Age and Ageing 2018; 47: 157 © The Author(s) 2018. Published by Oxford University Press on behalf of the British Geriatrics Society. doi: 10.1093/ageing/afx204 All rights reserved. For permissions, please email: email@example.com With all the challenges in providing safe and effective care for Z-drugs, falls and fractures an ageing population, quick and simple solutions have an imme- Z-drugs such as Zopiclone are commonly promoted as diate allure. Healthcare checklists are often proposed as a simple safer alternatives (compared to benzodiazepines) for the means to ensure that the correct actions are performed rou- treatment of insomnia in older people. In a systematic tinely, driving up standards of care with better clinical outcomes review, Perlman et al. show these drugs are associated with and reduced risk of harm. The example of improvements in increased risk of fracture, which is likely to be mediated safety from use of this approach in the aviation industry is often through increased falls. This study gives further reason for cited, with the inference that we can expect similar beneﬁts clinicians to recommend non-pharmacological strategies as from use of checklists in healthcare. However, evaluation studies the mainstay for management of insomnia in older people. have provided conﬂicting results, and it is clear that these tools are not as simple or effective as initially hoped. In this issue of the journal, Papoutsi et al. report a quali- Self-care tative study of Frailsafe, a checklist that aims to enhance recording of frailty and reduce risk of harms for older peo- In an exploratory systematic review, Wong et al. report on the ple admitted acutely to hospital. The ﬁndings were very dis- available evidence for a variety of complex interventions appointing. In short, the checklist often was not completed designed to enhance self-care of older people. The interventions and there was no evidence that its introduction facilitated included a wide range of approaches including case manage- change. Identiﬁed barriers included rigidity of existing sys- ment, individualised care plans (developed after Comprehensive tems and communication patterns. Overlap with other Geriatric Assessment) and goal planning in rehabilitation. The assessments was noted, which may have contributed to a effects on range of health-related outcomes were generally posi- reluctance of staff to engage. tive with improved self-rated health and aspects of health- These results are not surprising. There is an extensive litera- related quality of life, however, there were no improvements ture which shows that complex cultural and organisational seen in mood, basic or extended activities of daily living, and no changes are generally required to improve the quality and safety impact on hospital or care home admission. Studies generally of healthcare—and while checklists can play a part, introduc- excluded those with cognitive impairment. tion of a checklist on its own is unlikely to have much effect. Enhancing self-care should play a part in geriatric assess- In addition to the above, this issue of Age and Ageing ment and rehabilitation—when patients are capable and contains a wide range of informative articles. willing to take this on. This approach can provide subjective beneﬁts for older patients, however, it is unlikely that it will reduce the need for health and social care support. Increasing medication use in later life Supported hospital discharge In a report from the UK Cognitive Function and Ageing Studies, Gao et al. report the extraordinary increases in In a randomised controlled trial from New Zealand, Parsons medication use in the over-65s over a 20-year period from et al. show that supported discharge of older hospitalised peo- 1991 to 2011. Over this period, the percentage of older ple reduces length of hospital stay and reduces cost of care. people taking ﬁve or more items increased more than The intervention comprised a home-based rehabilitation pro- 4-fold—from 12 to 49%. gramme, with sessions up to four times per day for up to 6 In an accompanying Editorial, Mangoni points out that weeks, delivered by trained healthcare assistants under the the association between number of long-term conditions and guidance of registered nurses. An important point to empha- medication use suggests an increasing adherence to clinical sise is that all patients were assessed for suitability by a con- guidelines. However, such guidelines have been generally sultant geriatrician—it seems likely that careful selection of developed for single pathologies, and may not be applicable those suitable for early supported discharge is vital for such to the frail patient or those with complex multimorbidity. schemes to operate safely and effectively. The results of this Furthermore, the evidence for many drugs concentrates on study are largely conﬁrmatory, however, they reinforce the short-to-medium term beneﬁt in terms of disease endpoints, potential role that well-organised post-discharge support has rather than the typical patient priorities of long-term quality in managing the ever-increasing demand for hospital beds. of life and maintenance of independence. Mangoni argues for a patient-centred approach to prescribing—a philosophy DAVID J. STOTT that should lie at the heart of good clinical practice. Email: firstname.lastname@example.org Downloaded from https://academic.oup.com/ageing/article-abstract/47/2/157/4903270 by Ed 'DeepDyve' Gillespie user on 16 March 2018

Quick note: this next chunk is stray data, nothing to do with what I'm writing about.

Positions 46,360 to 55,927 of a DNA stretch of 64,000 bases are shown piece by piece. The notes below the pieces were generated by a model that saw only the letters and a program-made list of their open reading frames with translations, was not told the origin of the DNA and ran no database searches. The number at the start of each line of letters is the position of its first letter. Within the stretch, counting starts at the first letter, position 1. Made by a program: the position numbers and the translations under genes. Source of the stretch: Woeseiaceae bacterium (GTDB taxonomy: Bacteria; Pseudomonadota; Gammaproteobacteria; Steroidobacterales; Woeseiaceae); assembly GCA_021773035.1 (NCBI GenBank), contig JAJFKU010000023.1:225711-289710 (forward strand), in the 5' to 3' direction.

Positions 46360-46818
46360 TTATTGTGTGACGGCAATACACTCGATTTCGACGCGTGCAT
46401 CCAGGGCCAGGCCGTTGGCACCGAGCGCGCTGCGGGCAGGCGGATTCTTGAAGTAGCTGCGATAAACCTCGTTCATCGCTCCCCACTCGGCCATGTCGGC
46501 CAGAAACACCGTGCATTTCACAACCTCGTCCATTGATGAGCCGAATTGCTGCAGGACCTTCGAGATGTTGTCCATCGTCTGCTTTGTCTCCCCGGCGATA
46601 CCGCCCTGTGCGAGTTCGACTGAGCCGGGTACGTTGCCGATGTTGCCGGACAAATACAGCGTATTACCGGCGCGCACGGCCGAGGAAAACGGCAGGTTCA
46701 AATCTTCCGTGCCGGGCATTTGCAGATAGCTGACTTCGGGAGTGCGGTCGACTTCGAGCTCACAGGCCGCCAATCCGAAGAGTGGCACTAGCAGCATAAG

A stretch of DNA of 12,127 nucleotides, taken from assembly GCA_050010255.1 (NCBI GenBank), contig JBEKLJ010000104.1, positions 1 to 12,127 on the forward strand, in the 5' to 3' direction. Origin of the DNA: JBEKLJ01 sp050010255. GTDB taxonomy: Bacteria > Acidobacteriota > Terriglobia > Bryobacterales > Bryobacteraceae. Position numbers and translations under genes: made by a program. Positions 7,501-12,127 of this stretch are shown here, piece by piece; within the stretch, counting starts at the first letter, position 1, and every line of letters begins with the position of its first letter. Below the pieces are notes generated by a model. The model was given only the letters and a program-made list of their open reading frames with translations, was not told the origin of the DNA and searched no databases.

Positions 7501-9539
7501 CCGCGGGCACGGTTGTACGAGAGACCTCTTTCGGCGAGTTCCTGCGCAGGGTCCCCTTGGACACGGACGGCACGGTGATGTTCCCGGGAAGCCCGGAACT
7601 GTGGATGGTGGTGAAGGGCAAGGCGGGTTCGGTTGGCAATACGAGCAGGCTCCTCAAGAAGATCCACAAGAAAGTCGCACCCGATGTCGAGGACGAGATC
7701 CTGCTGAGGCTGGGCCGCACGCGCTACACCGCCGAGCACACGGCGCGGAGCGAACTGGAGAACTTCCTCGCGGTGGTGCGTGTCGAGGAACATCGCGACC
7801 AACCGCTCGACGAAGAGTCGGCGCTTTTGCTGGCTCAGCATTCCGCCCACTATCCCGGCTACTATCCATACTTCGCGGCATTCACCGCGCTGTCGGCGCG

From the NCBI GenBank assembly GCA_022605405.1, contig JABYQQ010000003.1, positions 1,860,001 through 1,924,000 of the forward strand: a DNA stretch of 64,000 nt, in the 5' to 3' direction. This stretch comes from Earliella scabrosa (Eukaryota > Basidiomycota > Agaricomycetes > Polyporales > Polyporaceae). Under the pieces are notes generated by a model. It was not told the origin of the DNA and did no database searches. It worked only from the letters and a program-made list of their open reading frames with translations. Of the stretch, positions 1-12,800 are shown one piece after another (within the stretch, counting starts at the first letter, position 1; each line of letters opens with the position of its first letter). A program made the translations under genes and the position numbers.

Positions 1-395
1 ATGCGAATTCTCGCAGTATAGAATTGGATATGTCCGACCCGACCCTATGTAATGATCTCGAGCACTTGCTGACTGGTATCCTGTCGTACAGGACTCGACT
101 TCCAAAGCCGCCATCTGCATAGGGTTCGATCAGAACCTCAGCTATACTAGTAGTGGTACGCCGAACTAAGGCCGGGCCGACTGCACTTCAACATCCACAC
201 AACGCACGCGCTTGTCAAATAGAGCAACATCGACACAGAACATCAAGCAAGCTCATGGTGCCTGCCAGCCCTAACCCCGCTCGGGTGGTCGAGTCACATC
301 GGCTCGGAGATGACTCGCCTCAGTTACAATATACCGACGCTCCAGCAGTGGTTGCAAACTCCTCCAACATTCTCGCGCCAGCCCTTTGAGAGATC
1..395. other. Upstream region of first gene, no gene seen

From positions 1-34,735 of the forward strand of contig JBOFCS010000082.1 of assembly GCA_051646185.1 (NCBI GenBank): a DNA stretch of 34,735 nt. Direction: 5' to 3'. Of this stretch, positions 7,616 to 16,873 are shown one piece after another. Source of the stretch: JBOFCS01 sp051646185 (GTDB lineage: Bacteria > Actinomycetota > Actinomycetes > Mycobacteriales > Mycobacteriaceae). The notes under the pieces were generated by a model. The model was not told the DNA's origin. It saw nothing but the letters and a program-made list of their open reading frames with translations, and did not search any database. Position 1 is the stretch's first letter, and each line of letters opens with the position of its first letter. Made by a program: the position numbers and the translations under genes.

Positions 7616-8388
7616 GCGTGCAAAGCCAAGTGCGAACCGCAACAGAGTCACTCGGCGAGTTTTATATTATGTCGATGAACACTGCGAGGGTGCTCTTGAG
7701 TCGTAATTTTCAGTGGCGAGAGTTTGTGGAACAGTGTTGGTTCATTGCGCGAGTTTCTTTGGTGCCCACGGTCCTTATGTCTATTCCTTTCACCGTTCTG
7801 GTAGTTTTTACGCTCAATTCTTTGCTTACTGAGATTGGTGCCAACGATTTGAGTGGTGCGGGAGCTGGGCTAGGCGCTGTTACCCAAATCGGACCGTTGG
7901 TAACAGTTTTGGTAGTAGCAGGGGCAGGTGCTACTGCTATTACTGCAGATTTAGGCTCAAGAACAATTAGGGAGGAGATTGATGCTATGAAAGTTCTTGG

Age and Ageing – Oxford University Press
Published: Mar 1, 2018
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